Mike McFeely column: Radke shines after being in the dark for first half of year
Minneapolis Ask three different people why Brad Radke is back to being the real Brad Radke, as opposed to the bizarro Brad Radke we saw before the All-Star break, and you'll get three different answers. Not that it much mattered to the Minnesota ...
Ask three different people why Brad Radke is back to being the real Brad Radke, as opposed to the bizarro Brad Radke we saw before the All-Star break, and you'll get three different answers.
Not that it much mattered to the Minnesota Twins on Tuesday night at the Metrodome. For the second time in a week, Radke out-pitched Chicago White Sox ace Esteban Loaiza the way a Brooklyn Little Leaguer would out-pitch a normal Little Leaguer. You know, one who does not need to shave and isn't old enough to drive a car.
The Twins won 5-2 and now have a precious 1½-game cushion in the American League Central over the White Sox. Outside of Loaiza, who couldn't find home plate with a global-positioning system, the person most responsible for this was Radke.
"Ice in his veins," Twins right fielder Michael Ryan said.
"We're going to ride him and see how far he can take us."
Two months ago, that was an unthinkable thought. The Twins could not have ridden Radke to Maple Grove. He was 5-9 with an earned run average just below Mars. Radke had this nagging first-inning habit of allowing the baseball to leave the park in the opposite direction that it left his hand.
Since the All-Star Game, however, Radke is 8-1. Despite those who would have you believe Johann Santana is the ace of the Twins staff, that title once again belongs to Radke.
The difference? Here is where the story diverges.
Former Twins manager Tom Kelly, speaking on the radio prior to Tuesday's game: "He's pitching inside more. That's setting up his change-up on the outside half of the plate."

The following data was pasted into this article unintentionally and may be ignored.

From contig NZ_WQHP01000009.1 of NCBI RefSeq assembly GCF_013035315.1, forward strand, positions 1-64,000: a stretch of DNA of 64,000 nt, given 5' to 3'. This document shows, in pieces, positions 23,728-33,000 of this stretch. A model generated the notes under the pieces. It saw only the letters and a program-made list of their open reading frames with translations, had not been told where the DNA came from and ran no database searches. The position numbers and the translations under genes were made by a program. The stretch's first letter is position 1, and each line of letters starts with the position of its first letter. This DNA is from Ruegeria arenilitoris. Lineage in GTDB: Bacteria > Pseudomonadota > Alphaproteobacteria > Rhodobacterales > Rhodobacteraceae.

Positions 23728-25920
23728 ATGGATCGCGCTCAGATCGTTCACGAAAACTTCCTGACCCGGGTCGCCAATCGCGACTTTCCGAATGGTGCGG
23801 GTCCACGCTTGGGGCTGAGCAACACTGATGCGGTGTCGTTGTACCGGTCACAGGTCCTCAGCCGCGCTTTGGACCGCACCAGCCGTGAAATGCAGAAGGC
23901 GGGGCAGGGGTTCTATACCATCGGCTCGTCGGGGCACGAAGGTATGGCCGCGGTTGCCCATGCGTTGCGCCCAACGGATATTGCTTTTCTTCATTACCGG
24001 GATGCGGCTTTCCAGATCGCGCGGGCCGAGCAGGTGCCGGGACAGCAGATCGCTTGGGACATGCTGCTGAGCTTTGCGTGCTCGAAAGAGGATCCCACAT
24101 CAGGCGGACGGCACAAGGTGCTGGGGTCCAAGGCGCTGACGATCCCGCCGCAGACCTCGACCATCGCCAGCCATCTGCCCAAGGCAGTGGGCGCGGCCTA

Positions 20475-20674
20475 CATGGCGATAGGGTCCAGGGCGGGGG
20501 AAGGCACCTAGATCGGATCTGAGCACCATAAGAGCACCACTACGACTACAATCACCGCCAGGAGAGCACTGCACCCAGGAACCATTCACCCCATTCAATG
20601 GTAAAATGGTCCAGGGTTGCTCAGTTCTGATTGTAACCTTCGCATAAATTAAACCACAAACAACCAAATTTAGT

Twins manager Ron Gardenhire: "Location. I think if you asked him he'd say the same thing. His location is good. He's not throwing the ball down the middle anymore."
Following Gardenhire's advice, we asked Radke: "My change-up. Since the break I have pretty good movement on the changeup, I'm slowing it down a little bit and keeping it down. That's the big pitch for me. When it's working I usually have a pretty good game."
Now, that's just plain confusing. Although, admittedly, we'd have to lean toward taking Radke's word for it, since he is the one actually throwing the pitches. Just to make sure, Twins catcher A.J. Pierzynski was asked his thoughts.
"It's probably a combination of all three," Pierzynski said. "He's pitching inside, his change-up is incredible and his location has been good.
"His location has been down and that's what Brad has to do. He always says that it doesn't matter what he throws, as long as it's down it is going to be tough to hit."
Case in point No. 1 came in the critical first inning Tuesday. Radke allowed consecutive singles to Roberto Alomar and Carlos Lee before many in the crowd of 32,921 had a chance to arrive late to the game.
The next White Sox batter was Frank Thomas, who has put together a mildly impressive season that includes 40 home runs and 96 runs batted in.
"First and second and no outs," Radke said. "I was thinking, 'Here we go again, give up a run or two in the first inning.'"
Or not. Instead, Radke threw a fastball down and away to the right-handed batting Thomas, who grounded into a double play. The next batter, Magglio Ordonez, flew out to center to end the inning.
"That was a tense situation," Gardenhire said. "But he got us out of it and that got everybody excited again and we went from there."
It was the key moment of the game for Radke. The Twins scored a run in the bottom of the inning and two more in the second. It was more than enough for Radke, who allowed eight hits but only one run over seven innings.
It was vintage Radke, who had only three strikeouts but didn't walk a batter and continually got ahead of hitters. It was the polar opposite of Loaiza, who walked a season-high five batters in 2Zc innings and then talked of having flu-like symptoms after the game.
"Brad didn't lose his composure in that first inning," Ryan said. "He is always so relaxed out there. He doesn't crack. He could have lost his composure and made some mistakes but he didn't. He got the job done. As always."
Or at least since the All-Star break, which is all that matters to the Twins at this moment.
Readers can reach Mike McFeely at (701) 241-5580 or firstname.lastname@example.org